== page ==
Monday, January 17, 2011

Uffington, Oxfordshire*

Pointed architecture

Read the architecture textbooks and they will tell you that Gothic architecture is a way of building that developed in France – specifically at the Abbey of St Denis near Paris – in the 12th century, spreading to England by the beginning of the 13th century. In its classic form it’s a way of designing churches with pointed arches and high stone vaults, supported by flying buttresses, and lots of stained-glass windows that flood the interiors with coloured light. That’s quite a good description of the way the Gothic cathedrals were built, from Notre Dame in Paris to Salisbury and York in England. But what about parish churches? In the countryside, few parishes had the resources to build ambitious stone vaults and flying buttresses – if there are stone vaults they are on a smaller scale than the soaring stone ceilings of the great cathedrals. So in most medieval parish churches, Gothic means above all the use of pointed arches.

The parish church at Uffington, built around 1240, is a typical and wonderful example of the first phase of parish church Gothic – the style that the Victorians called Early English. The dominant feature is the tall, narrow pointed lancet window. These lancets can appear singly or in groups – there are lots of pairs and trios of lancets at Uffington. From the outside, they look rather austere. But inside, they’re treated decoratively, with slender shafts on either side of each window. Uffington is unusual in having an octagonal tower. The upper section is an 18th-century addition – the lower section was originally topped with a spire which came down in a storm in 1740 – but the extended tower still provides a graceful focal point to the building.

* * *

Since writing this post, I've had some interesting comments, including one from Helen of Art and Architecture, Mainly, who asks who needs stone vaults and flying buttresses: 'Early English Gothic was about height and elegance, and the church dominating the townscape.' I agree, and I'd add that this way of building was also about line, as evidenced by all those interior shafts – and the shafts and mouldings at churches such as Eaton Bray, which I posted about a while ago. Height, elegance, line, and shadow: the essence of Early English architecture.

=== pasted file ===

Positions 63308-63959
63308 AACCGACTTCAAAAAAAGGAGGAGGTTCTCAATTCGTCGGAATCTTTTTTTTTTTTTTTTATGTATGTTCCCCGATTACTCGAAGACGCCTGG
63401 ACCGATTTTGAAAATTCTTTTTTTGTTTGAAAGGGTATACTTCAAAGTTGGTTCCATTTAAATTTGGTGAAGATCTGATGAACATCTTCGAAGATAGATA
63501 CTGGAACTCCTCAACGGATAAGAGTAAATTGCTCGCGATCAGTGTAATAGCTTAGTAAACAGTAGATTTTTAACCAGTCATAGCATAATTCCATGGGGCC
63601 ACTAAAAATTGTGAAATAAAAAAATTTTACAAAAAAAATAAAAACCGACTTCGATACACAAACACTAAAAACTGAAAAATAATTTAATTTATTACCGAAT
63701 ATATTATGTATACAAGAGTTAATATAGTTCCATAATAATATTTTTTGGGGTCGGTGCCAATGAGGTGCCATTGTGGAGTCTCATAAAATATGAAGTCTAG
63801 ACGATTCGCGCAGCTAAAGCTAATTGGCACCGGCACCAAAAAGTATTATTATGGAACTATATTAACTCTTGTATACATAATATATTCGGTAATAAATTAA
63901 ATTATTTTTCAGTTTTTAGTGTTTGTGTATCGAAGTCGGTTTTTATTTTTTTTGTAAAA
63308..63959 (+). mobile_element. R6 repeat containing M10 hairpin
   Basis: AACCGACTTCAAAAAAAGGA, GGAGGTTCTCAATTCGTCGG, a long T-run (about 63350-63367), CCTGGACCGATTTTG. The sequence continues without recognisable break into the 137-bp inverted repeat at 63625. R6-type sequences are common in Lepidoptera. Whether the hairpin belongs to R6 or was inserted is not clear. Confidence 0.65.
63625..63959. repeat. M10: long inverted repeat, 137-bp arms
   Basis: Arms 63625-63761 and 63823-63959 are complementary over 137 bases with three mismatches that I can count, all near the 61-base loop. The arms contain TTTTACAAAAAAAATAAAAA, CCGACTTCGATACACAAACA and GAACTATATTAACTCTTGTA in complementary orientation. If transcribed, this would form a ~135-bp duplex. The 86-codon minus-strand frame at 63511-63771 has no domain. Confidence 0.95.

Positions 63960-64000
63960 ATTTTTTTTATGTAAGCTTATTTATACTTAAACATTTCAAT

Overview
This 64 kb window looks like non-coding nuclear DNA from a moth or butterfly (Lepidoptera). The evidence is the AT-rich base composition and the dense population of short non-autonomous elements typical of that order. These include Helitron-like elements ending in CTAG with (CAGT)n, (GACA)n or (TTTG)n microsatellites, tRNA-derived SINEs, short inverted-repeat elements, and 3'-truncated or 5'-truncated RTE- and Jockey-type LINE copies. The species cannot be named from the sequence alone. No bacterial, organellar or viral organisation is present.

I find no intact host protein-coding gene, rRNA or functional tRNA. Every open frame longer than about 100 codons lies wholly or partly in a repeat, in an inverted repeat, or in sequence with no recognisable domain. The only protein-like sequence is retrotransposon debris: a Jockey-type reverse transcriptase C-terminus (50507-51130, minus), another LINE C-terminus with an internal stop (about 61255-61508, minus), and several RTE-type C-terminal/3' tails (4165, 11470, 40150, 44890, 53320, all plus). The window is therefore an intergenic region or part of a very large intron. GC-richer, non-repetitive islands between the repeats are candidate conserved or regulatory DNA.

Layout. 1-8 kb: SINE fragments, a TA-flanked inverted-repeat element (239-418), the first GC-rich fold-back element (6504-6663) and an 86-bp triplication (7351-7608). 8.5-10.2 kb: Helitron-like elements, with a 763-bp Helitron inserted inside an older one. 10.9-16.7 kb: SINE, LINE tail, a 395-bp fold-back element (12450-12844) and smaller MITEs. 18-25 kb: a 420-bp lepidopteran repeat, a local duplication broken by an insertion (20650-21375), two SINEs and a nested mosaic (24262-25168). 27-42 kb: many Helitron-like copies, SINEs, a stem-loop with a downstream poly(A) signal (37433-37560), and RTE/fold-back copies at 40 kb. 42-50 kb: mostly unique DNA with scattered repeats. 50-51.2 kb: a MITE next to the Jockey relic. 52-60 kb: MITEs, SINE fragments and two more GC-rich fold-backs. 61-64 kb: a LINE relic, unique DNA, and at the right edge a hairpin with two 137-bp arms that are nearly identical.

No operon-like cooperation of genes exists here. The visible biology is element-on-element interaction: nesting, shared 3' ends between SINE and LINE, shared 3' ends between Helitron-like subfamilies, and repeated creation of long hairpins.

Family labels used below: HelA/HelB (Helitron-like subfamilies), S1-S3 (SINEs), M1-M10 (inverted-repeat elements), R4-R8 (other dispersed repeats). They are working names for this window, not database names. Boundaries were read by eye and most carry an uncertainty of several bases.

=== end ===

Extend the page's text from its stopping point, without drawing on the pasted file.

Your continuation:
Uffington, chancel interior

*Although I still think of it as being in Berkshire, and it will be found in the Berkshire volume of Pevsner's Buildings of England series.


Terry said...

Thanks so much for this. There is a nice handful pictures here.

Philip Wilkinson said...

Terry: Thank you - there are some interesting details there.

bazza said...

It's intersting to speculate which of today's buildings will be around in 800 years and, further, will be of interest to future architectural writers! This building looks solid enough to last another thousand years.

David Gouldstone said...

I love the view of this church from White Horse Hill.

As well as the graceful simplicity of the EE windows, of course, there's the elegant Decorated window (on the right under the tower in your photo), and, (under the tower on the left) an oddity, a weird sort of bastardised Perpendicular window, presumably a 17th century development of Gothic.

Didn't the 2nd ed of Pevsner's Berks come out recently? I've not yet seen it.

Philip Wilkinson said...

David: Yes - the Decorated window to the right of the tower is a lovely addition. The revised Pevsner Berkshire is out, but I've not got it yet.

Hels said...

Who needed stone vaults and flying buttresses anyhow? They added to the architectural security, but not to the beauty of the building.

Early English Gothic was about height and elegance, and the church dominating the townscape. Uffington's octagonal tower is (now) an unexpected delight.

peggy braswell said...

I always learn so much from your post.Thanks

Philip Wilkinson said...

Hels: Absolutely. In fact I'm going to add something to my post about what constitutes the essence of this kind of architecture.